Hani Sadik of San Diego e-mails that it gay issues have nothing to do with discrimination and civil rights.  “We have laws to help guide people on how they should act.  Because their actions can hurt our country and passing laws about how people act is not discrimination.  Just like laws tell me I can not sell liquor to minors, we both want to, me for business and them for enjoyment.  But, the law says no because the action causes problems for the state.” 

Michigan Proposition 1 & 2

In Michigan, both John and Jennifer Shamaya are voting no on both Michigan’s proposals.  Proposal 1 is to allow marijuana to be grown and freely used by those who claim to have a medical need.  Proposal 2 is to allow for human embryo stem cell research. 

Stem cell research has captured the imagination of many in our society. Stem cells are relatively unspecialized cells that, when they divide, can replicate themselves and also produce a variety of more specialized cells.

“No & No,” John and Jennifer both say.  John adds, “If these proposals get passed we will have a flood of drugs in Michigan, like what has happened in California, and there is no need to kill human embryos for stem cell research.  Adult cells are better and ethical.  How can anyone kill a human just to use their body parts for research?  This is a bad dream of science fiction.”

Proposal 2 has enraged moral and ethics leaders at major universities and unanimously among religious churches.  The Catholic church has come out strongly against Michigan’s proposition 2 and have lampooned the backers for supporting the culture of death.  “

The coalition for American Research Ethics ( writes that the need for human embryo research for stem-cell study is unnecessary.  They write in a statement, “Research groups have generated “induced pluripotent stem” (iPS) cells with all the properties of human embryonic stem cells by direct reprogramming of adult cells.  There is no longer any need for Embryo Stem Cell research.”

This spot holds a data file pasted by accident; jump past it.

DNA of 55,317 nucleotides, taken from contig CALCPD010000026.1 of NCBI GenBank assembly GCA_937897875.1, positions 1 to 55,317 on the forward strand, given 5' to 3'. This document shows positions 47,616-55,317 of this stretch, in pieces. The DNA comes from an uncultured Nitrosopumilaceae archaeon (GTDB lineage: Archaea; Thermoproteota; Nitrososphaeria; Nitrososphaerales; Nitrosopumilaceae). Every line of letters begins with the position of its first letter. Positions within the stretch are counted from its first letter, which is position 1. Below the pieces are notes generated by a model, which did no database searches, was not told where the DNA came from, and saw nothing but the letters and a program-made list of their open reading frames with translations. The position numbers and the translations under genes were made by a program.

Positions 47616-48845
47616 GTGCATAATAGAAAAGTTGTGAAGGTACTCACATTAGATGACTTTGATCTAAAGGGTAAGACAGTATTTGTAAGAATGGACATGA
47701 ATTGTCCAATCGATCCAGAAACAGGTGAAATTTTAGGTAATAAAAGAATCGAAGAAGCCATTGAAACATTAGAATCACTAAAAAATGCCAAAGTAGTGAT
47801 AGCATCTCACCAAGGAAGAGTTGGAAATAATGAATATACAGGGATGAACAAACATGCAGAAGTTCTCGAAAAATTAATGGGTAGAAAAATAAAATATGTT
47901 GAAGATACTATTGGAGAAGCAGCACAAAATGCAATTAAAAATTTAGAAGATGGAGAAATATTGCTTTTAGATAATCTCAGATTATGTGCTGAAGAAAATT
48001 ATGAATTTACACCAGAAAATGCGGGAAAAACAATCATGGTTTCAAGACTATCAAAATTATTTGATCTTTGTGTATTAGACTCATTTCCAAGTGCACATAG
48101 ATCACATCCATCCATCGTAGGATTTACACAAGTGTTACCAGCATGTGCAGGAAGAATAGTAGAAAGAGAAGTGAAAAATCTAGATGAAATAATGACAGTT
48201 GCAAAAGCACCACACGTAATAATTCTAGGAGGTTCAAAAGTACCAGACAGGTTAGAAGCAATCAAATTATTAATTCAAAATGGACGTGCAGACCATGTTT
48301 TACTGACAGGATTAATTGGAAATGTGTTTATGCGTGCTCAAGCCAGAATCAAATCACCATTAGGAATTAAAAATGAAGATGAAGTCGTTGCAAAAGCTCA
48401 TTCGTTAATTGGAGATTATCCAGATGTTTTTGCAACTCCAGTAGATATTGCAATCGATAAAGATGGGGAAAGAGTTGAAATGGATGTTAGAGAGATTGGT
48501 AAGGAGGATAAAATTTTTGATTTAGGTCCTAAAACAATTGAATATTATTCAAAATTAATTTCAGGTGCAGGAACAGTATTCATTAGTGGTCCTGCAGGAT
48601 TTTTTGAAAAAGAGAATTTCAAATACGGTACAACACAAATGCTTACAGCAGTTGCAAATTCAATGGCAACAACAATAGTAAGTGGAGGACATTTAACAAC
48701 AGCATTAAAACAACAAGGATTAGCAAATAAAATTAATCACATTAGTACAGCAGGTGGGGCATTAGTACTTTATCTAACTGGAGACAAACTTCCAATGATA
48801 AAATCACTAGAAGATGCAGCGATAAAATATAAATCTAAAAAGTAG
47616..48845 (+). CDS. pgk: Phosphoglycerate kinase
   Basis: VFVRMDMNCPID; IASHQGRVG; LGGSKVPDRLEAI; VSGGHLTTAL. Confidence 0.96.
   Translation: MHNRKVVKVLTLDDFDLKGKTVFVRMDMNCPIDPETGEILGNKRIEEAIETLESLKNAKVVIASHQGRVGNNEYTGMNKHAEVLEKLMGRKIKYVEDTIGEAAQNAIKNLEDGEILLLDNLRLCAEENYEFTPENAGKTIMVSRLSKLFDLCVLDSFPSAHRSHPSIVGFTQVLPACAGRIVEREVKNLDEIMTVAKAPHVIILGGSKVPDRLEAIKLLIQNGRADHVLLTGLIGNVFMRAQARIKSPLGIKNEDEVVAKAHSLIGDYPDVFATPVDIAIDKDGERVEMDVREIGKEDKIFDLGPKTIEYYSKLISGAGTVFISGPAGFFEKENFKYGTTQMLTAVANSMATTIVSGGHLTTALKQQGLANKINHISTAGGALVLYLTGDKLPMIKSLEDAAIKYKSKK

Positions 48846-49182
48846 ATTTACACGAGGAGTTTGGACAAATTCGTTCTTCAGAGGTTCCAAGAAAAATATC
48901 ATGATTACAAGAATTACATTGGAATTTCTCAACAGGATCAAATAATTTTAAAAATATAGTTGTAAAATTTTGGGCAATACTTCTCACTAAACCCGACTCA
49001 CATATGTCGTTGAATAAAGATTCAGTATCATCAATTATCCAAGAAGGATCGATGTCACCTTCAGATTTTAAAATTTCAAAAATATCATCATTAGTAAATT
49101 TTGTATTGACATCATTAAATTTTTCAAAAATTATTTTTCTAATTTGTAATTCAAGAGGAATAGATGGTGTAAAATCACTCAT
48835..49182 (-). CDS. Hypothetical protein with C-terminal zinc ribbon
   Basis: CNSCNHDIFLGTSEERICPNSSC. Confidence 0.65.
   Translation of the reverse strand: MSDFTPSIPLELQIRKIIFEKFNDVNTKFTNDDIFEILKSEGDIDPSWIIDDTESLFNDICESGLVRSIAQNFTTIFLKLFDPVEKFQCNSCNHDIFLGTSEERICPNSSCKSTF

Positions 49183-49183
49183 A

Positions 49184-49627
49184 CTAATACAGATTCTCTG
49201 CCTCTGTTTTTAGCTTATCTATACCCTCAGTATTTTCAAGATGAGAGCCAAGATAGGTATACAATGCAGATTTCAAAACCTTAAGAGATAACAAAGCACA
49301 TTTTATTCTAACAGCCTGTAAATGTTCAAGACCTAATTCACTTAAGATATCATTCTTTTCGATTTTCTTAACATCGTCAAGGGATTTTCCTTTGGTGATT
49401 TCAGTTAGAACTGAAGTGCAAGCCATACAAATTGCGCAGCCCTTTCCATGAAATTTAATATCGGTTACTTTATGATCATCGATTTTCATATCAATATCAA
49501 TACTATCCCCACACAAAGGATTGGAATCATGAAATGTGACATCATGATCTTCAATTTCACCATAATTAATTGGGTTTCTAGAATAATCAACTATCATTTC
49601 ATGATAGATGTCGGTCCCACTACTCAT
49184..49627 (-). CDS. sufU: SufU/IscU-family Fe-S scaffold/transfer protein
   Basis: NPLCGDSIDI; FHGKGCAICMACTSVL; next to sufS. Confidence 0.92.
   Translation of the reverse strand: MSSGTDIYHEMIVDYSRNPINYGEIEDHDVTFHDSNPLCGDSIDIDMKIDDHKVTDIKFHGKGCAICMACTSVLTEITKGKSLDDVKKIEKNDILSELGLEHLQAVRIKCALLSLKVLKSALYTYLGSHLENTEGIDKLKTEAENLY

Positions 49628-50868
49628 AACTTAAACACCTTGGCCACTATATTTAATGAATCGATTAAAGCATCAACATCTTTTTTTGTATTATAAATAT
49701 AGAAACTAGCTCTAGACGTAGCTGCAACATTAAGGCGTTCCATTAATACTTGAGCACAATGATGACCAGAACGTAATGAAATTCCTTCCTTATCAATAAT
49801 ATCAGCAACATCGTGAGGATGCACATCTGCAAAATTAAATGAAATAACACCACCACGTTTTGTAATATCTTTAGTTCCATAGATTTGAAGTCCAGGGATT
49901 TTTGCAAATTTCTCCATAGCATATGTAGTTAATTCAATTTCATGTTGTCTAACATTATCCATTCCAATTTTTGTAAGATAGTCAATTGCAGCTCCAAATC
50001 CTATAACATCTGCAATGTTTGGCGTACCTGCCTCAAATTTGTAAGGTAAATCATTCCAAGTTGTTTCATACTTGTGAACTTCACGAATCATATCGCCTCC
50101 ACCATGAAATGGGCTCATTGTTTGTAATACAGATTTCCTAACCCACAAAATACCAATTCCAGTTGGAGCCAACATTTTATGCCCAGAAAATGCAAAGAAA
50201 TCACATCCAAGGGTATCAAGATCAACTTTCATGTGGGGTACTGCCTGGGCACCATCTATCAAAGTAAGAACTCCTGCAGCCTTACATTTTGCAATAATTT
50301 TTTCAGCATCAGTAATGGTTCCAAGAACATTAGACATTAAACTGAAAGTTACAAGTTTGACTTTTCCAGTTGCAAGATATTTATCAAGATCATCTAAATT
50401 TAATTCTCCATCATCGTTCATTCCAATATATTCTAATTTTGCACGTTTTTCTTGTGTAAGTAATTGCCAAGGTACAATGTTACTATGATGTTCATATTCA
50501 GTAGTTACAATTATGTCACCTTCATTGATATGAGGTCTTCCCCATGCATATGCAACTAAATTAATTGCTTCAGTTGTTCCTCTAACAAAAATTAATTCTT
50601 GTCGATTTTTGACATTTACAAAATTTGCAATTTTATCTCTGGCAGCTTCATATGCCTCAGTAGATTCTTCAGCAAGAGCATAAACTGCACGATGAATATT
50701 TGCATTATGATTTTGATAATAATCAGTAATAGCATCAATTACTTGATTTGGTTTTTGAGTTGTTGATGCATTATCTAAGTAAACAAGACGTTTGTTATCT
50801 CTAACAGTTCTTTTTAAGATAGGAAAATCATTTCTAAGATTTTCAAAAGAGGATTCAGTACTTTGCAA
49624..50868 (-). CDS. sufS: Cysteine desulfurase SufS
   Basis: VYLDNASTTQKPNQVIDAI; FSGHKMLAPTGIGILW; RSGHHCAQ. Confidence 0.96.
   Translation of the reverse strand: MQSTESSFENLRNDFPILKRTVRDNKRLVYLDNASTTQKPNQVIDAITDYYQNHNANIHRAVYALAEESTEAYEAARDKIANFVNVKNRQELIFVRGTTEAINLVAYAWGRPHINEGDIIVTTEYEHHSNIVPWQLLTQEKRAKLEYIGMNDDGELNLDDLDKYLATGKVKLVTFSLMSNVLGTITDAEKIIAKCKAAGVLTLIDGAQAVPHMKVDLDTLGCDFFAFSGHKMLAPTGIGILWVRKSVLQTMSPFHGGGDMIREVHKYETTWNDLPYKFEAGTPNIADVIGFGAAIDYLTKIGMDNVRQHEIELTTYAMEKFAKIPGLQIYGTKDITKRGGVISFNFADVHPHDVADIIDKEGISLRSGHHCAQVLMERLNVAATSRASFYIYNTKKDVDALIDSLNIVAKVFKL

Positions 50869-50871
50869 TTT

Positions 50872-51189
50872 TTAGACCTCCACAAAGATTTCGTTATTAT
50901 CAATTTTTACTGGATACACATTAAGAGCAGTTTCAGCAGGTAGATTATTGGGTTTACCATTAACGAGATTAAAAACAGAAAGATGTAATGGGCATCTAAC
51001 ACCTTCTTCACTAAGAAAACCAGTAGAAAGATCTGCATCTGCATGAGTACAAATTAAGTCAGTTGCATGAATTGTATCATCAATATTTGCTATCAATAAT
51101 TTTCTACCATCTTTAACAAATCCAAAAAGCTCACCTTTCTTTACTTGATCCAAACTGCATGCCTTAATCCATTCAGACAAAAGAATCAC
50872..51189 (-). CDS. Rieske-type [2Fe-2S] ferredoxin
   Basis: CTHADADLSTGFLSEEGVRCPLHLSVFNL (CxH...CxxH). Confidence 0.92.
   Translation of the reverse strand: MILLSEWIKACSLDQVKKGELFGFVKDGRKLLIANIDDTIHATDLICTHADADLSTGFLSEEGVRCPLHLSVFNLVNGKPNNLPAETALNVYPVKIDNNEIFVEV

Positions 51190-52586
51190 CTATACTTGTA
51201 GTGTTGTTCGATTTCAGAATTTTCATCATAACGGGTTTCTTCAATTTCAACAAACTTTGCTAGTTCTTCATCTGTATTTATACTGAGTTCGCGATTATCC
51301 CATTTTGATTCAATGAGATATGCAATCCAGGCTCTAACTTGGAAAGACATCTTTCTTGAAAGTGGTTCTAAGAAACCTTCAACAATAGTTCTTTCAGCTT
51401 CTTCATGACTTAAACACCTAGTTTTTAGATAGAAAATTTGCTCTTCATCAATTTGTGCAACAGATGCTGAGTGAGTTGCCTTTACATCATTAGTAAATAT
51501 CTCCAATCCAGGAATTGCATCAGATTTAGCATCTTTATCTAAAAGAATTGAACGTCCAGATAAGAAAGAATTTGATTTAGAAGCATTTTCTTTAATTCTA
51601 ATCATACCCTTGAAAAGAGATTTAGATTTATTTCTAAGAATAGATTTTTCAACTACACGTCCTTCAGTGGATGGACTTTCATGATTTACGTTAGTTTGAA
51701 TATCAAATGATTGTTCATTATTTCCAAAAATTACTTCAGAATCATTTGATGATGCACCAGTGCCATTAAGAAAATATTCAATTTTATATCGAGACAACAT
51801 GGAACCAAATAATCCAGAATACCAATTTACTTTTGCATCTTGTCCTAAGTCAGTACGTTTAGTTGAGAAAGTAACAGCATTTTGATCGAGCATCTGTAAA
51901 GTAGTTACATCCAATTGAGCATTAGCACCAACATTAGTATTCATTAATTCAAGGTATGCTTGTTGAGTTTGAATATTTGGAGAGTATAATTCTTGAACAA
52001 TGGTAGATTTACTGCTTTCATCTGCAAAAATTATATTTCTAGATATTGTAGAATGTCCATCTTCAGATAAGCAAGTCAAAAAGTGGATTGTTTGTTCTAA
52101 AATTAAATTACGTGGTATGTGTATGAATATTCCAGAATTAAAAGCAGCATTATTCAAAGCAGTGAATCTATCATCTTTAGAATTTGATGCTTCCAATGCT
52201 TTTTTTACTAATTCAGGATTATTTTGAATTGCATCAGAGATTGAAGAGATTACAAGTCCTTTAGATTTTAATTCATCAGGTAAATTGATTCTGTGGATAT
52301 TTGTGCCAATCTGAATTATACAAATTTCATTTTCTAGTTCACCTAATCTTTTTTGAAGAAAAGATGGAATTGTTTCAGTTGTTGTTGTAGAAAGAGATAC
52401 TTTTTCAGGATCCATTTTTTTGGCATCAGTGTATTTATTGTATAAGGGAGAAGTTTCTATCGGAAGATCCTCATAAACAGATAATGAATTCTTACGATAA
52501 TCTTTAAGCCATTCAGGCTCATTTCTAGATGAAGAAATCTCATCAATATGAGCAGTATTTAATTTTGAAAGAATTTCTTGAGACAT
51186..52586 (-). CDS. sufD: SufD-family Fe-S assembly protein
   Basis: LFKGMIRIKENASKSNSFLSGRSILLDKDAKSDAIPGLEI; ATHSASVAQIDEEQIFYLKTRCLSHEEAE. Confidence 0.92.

When asked why the measure remains on the ballot in an e-mail, they reply, “There have been hundreds of million dollar investments in equipment, labs, employment, and training for Human Embryo research. With this new discovery of iPS their facilities and investment is threatened to become meaningless.”

The discovery of iPS prompted Ian Wilmut, creator of Dolly the sheep and one of the world’s leading authorities on the cloning process Somatic Cell Nuclear Transfer (SCNT), to announce that he was  abandoning  SCNT to focus on reprogramming instead.

Jennifer Shamaya, a research clinician in Livonia Michigan says, “Proposal 2 is all about money.  These big companies want to protect their outdated investment and get tax payers to foot their research and they keep all the profits.”

Her husband John adds, “Those who are moral and ethical know this is wrong.  The entire Catholic church and Jewish Orthdoxy have had panels of bioethicist review this.  They all say this a very bad proposal.”

Proposal 1 in Michigan has called for the legalizing marijuana by those who claim to have a medical purpose to get high. 

John Walters, America’s top anti-drug director says that the ballot proposal is bad medicine for Michigan.  Walters said, “proponents rely on sympathy, not hard facts, to gain support for allowing the use of marijuana for medical purposes.  It's not a science-based review of the efficacy of this substance.”

Walters said medical marijuana initiatives like the proposal before Michigan voters on Nov. 4 are the first step in "a clear strategy to ... legalize drugs," exploiting marijuana's reputation as a less risky narcotic than cocaine and heroin.

John Shamaya  comments that legalizing marijuana will cost voters a great deal.  “We will all pay in more crime, car accidents, job injuries, children hooked on drugs, birth defects, and more.  This is a gateway drug to worse nightmares.  If this proposal is passed we will all have to foot the bill to pay for more police protection, more jails, and worse schools. This is obvious and proven in other states that have legalized the drug.  They all are now trying to ban it again.”